Update: (Originally this was a comment, but I thought it was worth sharing here at the top.)
In the original question, I asked if there was a polite, socially-acceptable way to ask an Indian co-worker not to use the phrase "do the needful", as I didn't care for it.
In the years since I asked this question I've asked many people about the phrase. To the Indians I've asked in-person, it's not rude in any way. To Americans I've asked it varies anywhere from "I don't like it, but I don't mind it" to "It's very rude and makes me angry when I see it".
Through a long series of edits the question morphed and wasn't allowed to be deleted by the moderators. The question, as it stands now, has no other answer.
I guess, though, if you're non-Indian and you find it rude, or if you're Indian and you've never realized someone might find it rude, this post may still have merit. Hopefully it does. It certainly has gotten a lot of views. Best wishes, folks.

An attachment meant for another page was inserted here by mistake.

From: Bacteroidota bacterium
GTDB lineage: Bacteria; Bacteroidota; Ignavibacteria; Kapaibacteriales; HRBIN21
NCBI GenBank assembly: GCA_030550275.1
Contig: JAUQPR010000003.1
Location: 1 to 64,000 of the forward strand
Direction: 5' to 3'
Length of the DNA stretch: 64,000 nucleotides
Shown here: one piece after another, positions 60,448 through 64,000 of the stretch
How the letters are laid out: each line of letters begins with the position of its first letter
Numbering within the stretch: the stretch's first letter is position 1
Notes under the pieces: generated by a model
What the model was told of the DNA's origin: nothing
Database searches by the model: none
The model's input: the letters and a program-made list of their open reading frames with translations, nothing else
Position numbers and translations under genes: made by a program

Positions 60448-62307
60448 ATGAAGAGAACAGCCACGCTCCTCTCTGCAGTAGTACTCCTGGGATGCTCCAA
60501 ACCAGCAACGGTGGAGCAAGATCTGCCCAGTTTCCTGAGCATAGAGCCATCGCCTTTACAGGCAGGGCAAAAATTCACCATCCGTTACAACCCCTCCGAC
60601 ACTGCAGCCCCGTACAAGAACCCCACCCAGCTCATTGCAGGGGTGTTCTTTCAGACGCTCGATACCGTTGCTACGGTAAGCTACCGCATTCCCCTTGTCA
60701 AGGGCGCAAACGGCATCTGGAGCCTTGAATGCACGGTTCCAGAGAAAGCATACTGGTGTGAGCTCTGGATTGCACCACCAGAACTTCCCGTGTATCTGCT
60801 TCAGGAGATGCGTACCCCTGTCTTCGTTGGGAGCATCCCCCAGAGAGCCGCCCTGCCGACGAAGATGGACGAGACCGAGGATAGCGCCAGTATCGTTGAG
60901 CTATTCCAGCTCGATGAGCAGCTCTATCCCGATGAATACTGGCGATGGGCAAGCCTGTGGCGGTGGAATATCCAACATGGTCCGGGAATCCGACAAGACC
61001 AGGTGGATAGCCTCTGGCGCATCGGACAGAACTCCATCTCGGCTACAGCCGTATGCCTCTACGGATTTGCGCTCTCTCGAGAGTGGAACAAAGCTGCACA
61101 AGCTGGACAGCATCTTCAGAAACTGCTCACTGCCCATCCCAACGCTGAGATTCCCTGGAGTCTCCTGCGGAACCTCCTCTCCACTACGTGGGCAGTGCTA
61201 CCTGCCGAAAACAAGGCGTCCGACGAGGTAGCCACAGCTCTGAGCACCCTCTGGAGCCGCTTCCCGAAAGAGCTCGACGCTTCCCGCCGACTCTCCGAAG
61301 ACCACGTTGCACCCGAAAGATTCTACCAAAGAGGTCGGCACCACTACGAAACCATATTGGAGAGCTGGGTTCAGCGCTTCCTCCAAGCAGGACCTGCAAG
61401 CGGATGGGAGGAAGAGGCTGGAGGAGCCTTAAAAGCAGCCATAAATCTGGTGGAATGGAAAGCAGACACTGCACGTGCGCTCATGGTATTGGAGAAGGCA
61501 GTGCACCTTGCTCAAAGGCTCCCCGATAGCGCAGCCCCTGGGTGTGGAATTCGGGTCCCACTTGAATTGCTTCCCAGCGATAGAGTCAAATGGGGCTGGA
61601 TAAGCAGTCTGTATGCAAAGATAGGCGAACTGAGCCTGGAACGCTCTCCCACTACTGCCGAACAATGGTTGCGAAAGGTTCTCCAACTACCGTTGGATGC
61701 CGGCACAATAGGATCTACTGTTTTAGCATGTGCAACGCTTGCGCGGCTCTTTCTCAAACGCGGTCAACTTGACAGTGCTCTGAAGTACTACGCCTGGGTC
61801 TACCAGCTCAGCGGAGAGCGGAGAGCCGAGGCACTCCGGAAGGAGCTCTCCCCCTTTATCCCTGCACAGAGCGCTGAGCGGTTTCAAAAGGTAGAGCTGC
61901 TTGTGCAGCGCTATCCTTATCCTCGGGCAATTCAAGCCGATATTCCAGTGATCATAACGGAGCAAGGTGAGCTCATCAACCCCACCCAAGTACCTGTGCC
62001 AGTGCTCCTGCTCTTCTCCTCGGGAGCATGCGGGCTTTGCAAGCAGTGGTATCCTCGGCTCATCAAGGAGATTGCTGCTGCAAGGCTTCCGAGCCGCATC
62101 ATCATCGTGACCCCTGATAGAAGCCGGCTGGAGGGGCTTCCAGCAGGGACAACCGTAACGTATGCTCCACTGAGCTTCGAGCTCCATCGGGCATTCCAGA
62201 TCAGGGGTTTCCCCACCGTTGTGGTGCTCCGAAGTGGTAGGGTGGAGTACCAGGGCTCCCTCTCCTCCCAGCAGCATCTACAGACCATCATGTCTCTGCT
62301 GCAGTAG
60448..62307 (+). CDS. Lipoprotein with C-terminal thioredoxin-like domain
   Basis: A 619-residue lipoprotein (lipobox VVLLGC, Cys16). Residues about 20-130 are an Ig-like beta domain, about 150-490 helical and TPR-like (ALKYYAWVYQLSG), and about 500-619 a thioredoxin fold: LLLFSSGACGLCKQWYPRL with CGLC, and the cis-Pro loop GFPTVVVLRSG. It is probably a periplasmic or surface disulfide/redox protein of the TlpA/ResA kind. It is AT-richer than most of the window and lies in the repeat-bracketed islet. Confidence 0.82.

End Update. See below for what's left of the actual question.
"Do the needful."
It's a phrase that I've only seen used in email, and I find it . . . presumptuous (maybe even rude). Regardless of prefacing with "please", one is commanding rather than asking for assistance.
I've only seen it used by those of Indian origin, so I've simply not mentioned it at all rather than worry about any cross-cultural offense that may come of bringing it up.
But still, I don't understand why it's used. Why not request rather than make two statements, one factual, one imperative?
For example, why would one use:
- I'm told you have Jane's email address. Please do the needful.
- Would you send me Jane's email address?